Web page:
W&L Students Ponder Social-Media Dilemmas at Ethics Bowl

Washington and Lee University's 2013 Ethics Bowl team (left to right):  James Spencer, junior majoring in Philosophy & Politics; Paul Kuveke, junior majoring in Philosophy; Reilly Kidwell, senior majoring in Philosophy and Neuroscience; Miles Abell, junior majoring in Philosophy; Sarah Hugg, junior majoring in Philosophy and English

Washington and Lee University's 2013 Ethics Bowl team (left to right): James Spencer, junior majoring in philosophy and politics; Paul Kuveke, junior majoring in philosophy; Reilly Kidwell, senior majoring in philosophy and neuroscience; Miles Abell, junior majoring in philosophy; Sarah Hugg, junior majoring in philosophy and English

So here's the dilemma: A mother reveals to her daughter, a recent college graduate, that her father, Jack, is not the daughter's biological father. The mother had concealed an affair to protect Jack. The mother and daughter agree to continue the secret, and the mother lets the daughter know that the information she needs to contact her biological father is in the mother's online diary. She promises to give the daughter the password when the daughter is ready to learn about her biological father. But the mother dies unexpectedly, and, with her, the password. In his grief, Jack wants to read his wife's online diary, but the company that hosts the site claims it is not legally obligated to reveal passwords of the deceased.

Now to the question: Should the daughter encourage her father to take legal action or to hire a hacker to gain access to the diary in order to find her biological father, knowing that this will also give him access to information about the affair and her biological father?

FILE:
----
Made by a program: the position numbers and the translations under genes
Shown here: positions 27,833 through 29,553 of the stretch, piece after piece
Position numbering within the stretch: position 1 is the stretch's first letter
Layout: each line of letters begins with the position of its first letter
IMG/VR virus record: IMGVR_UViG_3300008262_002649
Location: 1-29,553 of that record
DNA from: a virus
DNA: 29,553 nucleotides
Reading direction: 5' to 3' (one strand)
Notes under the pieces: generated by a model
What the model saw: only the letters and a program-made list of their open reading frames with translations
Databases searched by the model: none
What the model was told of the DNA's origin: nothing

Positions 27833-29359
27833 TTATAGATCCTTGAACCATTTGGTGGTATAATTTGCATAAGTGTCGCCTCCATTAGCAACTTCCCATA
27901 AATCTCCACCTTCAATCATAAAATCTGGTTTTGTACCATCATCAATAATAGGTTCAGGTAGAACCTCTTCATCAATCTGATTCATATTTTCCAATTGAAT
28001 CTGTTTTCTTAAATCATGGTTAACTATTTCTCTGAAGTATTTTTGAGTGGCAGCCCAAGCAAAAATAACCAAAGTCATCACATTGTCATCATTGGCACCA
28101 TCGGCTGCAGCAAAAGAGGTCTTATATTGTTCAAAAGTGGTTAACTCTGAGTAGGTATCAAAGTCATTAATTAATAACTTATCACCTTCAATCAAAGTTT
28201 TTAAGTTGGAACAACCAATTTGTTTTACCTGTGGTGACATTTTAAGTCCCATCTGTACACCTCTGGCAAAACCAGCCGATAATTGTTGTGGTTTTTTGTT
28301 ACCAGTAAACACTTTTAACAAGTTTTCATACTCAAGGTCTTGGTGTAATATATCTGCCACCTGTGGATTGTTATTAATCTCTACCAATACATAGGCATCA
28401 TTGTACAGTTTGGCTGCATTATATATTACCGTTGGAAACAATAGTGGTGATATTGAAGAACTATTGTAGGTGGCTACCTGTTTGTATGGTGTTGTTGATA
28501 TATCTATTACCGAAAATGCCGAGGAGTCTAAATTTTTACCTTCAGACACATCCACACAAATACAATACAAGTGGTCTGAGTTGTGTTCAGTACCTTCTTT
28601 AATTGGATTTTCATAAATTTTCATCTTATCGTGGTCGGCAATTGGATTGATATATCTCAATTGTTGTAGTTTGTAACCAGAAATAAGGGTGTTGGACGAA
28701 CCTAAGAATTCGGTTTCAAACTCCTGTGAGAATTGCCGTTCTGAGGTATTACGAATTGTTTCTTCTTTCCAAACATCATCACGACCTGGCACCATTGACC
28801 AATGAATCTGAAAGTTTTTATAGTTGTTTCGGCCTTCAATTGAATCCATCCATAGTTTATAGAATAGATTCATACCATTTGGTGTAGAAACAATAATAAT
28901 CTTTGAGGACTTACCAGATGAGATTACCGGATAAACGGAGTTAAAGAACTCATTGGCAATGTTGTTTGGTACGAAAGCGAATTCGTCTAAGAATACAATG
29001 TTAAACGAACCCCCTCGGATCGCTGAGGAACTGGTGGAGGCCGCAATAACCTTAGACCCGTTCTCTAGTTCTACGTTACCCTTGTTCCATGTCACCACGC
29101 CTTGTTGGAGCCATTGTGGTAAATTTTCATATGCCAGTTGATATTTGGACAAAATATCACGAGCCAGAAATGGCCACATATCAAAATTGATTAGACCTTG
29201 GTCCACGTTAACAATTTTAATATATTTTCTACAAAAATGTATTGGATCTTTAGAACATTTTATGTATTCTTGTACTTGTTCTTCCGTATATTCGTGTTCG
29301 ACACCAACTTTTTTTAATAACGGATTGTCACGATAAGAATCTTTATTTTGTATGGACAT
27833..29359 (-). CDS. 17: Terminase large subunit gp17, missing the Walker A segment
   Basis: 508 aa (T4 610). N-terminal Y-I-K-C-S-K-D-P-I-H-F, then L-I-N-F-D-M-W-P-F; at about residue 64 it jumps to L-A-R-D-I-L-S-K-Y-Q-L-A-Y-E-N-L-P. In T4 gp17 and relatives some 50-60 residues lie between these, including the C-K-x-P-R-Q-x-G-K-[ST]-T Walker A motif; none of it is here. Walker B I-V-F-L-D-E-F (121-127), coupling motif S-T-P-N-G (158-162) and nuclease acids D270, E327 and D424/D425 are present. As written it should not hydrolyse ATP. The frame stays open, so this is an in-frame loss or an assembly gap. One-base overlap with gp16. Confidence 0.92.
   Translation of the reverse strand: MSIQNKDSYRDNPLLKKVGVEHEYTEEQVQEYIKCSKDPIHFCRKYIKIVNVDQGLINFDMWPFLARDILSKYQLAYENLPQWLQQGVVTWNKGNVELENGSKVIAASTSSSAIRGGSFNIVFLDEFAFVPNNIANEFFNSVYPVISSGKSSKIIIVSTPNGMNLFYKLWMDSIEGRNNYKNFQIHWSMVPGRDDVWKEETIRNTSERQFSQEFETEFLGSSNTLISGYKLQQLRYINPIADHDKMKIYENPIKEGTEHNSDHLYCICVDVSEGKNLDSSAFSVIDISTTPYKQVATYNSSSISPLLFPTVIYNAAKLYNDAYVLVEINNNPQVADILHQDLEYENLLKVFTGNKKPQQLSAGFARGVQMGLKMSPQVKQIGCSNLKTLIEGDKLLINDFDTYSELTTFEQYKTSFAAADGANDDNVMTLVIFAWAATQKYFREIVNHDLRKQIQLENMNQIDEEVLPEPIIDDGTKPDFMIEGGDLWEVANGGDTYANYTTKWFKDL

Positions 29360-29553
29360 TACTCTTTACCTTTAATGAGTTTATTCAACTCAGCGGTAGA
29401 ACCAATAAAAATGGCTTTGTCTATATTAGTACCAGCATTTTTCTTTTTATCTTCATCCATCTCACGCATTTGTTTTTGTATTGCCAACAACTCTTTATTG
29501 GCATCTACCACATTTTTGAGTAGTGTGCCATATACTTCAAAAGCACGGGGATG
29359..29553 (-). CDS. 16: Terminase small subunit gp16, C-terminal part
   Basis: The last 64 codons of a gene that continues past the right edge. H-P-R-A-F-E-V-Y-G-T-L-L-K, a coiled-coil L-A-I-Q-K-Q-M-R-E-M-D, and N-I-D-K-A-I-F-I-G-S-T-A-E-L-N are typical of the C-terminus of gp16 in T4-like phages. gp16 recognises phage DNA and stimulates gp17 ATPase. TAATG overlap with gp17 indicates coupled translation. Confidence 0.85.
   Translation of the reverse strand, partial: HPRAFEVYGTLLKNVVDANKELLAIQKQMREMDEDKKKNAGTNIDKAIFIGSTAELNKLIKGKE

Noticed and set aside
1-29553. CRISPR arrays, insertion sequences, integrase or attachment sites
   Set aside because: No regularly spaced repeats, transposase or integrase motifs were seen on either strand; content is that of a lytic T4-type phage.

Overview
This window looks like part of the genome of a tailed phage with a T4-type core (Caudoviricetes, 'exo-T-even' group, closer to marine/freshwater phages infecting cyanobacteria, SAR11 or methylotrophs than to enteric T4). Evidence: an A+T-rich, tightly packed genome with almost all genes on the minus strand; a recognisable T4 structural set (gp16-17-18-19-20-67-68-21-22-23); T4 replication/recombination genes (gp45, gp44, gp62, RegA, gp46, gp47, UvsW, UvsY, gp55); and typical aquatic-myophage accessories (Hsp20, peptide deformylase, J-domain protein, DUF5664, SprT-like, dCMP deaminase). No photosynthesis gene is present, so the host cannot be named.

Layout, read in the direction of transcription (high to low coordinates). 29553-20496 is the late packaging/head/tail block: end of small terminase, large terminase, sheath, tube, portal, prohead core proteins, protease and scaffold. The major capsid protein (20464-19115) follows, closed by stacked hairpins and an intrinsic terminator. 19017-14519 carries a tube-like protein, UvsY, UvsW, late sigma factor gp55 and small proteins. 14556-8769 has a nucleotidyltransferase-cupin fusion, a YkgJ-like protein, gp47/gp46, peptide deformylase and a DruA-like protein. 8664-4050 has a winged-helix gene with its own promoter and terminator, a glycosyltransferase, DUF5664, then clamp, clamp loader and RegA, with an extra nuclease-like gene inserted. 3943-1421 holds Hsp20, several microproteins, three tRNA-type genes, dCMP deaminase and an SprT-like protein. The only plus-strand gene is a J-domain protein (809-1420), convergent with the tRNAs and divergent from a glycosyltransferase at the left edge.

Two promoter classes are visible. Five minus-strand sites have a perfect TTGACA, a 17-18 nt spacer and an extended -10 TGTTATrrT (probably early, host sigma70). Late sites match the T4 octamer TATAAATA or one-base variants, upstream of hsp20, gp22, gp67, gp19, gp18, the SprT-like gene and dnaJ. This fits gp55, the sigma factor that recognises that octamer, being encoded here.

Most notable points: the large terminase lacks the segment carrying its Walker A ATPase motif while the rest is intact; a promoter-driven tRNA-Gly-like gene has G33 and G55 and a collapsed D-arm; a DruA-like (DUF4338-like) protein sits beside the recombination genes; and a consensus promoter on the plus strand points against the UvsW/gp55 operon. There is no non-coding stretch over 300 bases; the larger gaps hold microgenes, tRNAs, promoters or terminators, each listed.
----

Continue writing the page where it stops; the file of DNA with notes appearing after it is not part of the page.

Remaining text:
This was the case that Washington and Lee's team in the 14th annual Virginia Foundation for Independent Colleges Ethics Bowl had to analyze in the championship round. Students from 15 Virginia colleges examined case studies related to ethics and social media during the two-day event earlier this week at Randolph College, in Lynchburg.

W&L's five-member team entered the championship round unbeaten but lost in the finals to Hampden-Sydney.

"Our team did an amazing job, and I could not have been more proud of all of them," said Paul Gregory, professor of philosophy and faculty coordinator.

The W&L team comprised senior Reilly Kidwell, a philosophy and neuroscience major from Ottsville, Pa., and juniors Miles Abell, a philosophy major from Houston, Sarah Hugg, a philosophy and English major from New Orleans, Paul Kuveke, a philosophy major from Ridgefield, Conn., and James Spencer, a philosophy and politics major from Acworth, Ga.

This competition marked the seventh time in 14 VFIC Ethics Bowls that W&L had advanced to the championship round. The W&L team has won five previous championships.

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